The Most-Shared Science of 2012
According to the number of links in social media, some of the top most-discussed science this year had to do with eating habits, coffee, the Fukushima disaster and the U.S. political races.
It looks like the keys to getting attention in the lab are the same as in the news.
Food, sex and rock-n-roll were the subjects of the most talked-about science studies on the Internet this year, according to Altmetric, a company that measures online buzz about scholarly research.
Science studies are actually a sort of pioneer in social metrics. Long before Facebook and Twitter, science journals began measuring the importance of individual papers by how often other papers cited them. Highly cited articles are considered more important and journals that frequently publish highly cited articles are considered more prestigious. That system inspired Google's famed PageRank algorithm, which uses how often a webpage gets linked to as one factor in deciding what search results to show.
Citations in papers get published much more slowly than blog posts, tweets or clicks on an article, however. So several companies are looking to measure importance in new ways by tracking digital "citations" for papers, too. Such metrics might be a more accurate way of seeing what kinds of science people are talking about in real time.
Altmetric, a startup based in London, tracks every time somebody links to a scientific paper in a public post, such as a tweet, a Reddit mention or a news article. Altmetric's resulting list of the top 10 papes of 2012, originally published in Nature News, includes some catchy titles, including "Measuring the evolution of contemporary western popular music" and "Food for thought. What you eat depends on your sex and eating companions."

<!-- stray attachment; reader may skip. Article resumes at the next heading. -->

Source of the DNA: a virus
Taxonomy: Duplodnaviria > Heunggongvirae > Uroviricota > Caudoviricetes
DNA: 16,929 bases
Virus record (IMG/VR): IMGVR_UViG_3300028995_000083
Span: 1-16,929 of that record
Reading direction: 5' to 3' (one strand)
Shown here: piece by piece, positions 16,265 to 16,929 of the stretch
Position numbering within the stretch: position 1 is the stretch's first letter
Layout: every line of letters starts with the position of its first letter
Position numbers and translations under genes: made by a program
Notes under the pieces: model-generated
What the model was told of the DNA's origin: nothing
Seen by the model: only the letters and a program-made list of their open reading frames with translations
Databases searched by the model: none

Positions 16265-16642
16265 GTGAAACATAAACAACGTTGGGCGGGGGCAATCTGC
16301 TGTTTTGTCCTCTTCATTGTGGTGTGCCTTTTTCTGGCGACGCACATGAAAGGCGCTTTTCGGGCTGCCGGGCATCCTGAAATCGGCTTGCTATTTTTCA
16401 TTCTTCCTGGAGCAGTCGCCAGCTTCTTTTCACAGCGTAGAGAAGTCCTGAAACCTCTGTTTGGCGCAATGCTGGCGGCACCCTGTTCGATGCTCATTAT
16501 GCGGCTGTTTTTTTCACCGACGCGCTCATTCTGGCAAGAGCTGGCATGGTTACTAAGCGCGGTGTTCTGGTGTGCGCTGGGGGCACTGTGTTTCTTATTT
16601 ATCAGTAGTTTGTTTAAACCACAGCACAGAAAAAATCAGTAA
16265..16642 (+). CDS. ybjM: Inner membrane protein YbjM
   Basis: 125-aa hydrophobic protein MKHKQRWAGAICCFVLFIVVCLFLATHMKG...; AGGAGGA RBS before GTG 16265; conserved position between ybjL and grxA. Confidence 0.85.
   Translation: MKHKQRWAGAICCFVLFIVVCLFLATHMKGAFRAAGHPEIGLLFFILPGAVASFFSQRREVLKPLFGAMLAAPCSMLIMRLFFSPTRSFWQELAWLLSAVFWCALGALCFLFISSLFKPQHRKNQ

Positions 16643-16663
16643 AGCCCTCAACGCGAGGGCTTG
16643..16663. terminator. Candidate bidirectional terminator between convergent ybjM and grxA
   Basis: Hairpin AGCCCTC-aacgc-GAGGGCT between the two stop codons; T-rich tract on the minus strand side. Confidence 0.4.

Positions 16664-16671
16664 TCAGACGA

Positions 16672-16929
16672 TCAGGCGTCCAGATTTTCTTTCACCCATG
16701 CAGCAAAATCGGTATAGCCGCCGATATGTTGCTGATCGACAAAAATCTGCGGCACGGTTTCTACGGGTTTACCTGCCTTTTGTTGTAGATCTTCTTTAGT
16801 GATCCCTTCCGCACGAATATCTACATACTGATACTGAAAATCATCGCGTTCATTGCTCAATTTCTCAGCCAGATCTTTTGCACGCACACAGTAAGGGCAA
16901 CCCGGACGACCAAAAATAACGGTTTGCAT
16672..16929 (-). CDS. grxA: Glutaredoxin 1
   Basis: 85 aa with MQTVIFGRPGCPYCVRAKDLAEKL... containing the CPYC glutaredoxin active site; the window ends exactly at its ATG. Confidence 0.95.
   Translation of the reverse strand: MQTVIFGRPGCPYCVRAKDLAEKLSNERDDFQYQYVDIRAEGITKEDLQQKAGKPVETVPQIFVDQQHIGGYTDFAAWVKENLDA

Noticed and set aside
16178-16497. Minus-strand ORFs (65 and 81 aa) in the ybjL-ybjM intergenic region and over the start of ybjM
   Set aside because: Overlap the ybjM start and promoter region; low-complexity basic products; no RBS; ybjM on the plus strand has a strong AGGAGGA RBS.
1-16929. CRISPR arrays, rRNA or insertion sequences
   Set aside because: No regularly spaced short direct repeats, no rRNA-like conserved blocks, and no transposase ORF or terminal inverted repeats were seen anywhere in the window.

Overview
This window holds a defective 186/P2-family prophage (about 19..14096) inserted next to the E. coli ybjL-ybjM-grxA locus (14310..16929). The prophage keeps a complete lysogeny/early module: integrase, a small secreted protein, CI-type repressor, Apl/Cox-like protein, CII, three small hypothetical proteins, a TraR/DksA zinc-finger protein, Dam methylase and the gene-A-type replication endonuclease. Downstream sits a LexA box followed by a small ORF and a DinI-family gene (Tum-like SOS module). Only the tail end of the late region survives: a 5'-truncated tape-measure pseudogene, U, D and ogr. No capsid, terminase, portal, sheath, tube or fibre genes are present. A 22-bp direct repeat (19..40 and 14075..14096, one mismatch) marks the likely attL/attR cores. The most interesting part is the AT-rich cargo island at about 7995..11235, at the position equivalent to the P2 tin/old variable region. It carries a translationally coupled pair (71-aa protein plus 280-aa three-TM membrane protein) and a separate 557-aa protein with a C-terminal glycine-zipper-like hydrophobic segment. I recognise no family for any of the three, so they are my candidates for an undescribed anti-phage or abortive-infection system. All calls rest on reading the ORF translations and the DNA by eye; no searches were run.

Others top-10 papers involved news events, such as a paper published 16 years ago about pregnancies resulting from rape. People took to sharing the paper after U.S. Senate nominee Todd Akin implied in a quote that rape victims can't get pregnant. Another popular paper examined the effect of the Fukushima disaster on a butterfly species. Although the nuclear accident occurred in March 2011 — and may have faded from the consciousness of many — it is still important to Japanese people, who made up two-thirds of the people sharing the butterfly article.
Alternative measures of papers' impact such as Altmetric's are still new and may be working out some kinks, the Nature News Blog wrote. Nature News asked three companies, including Altmetric, to put together a list of the year's top 10 papers. The three companies, which all use different measurements, came up with 30 entirely different papers.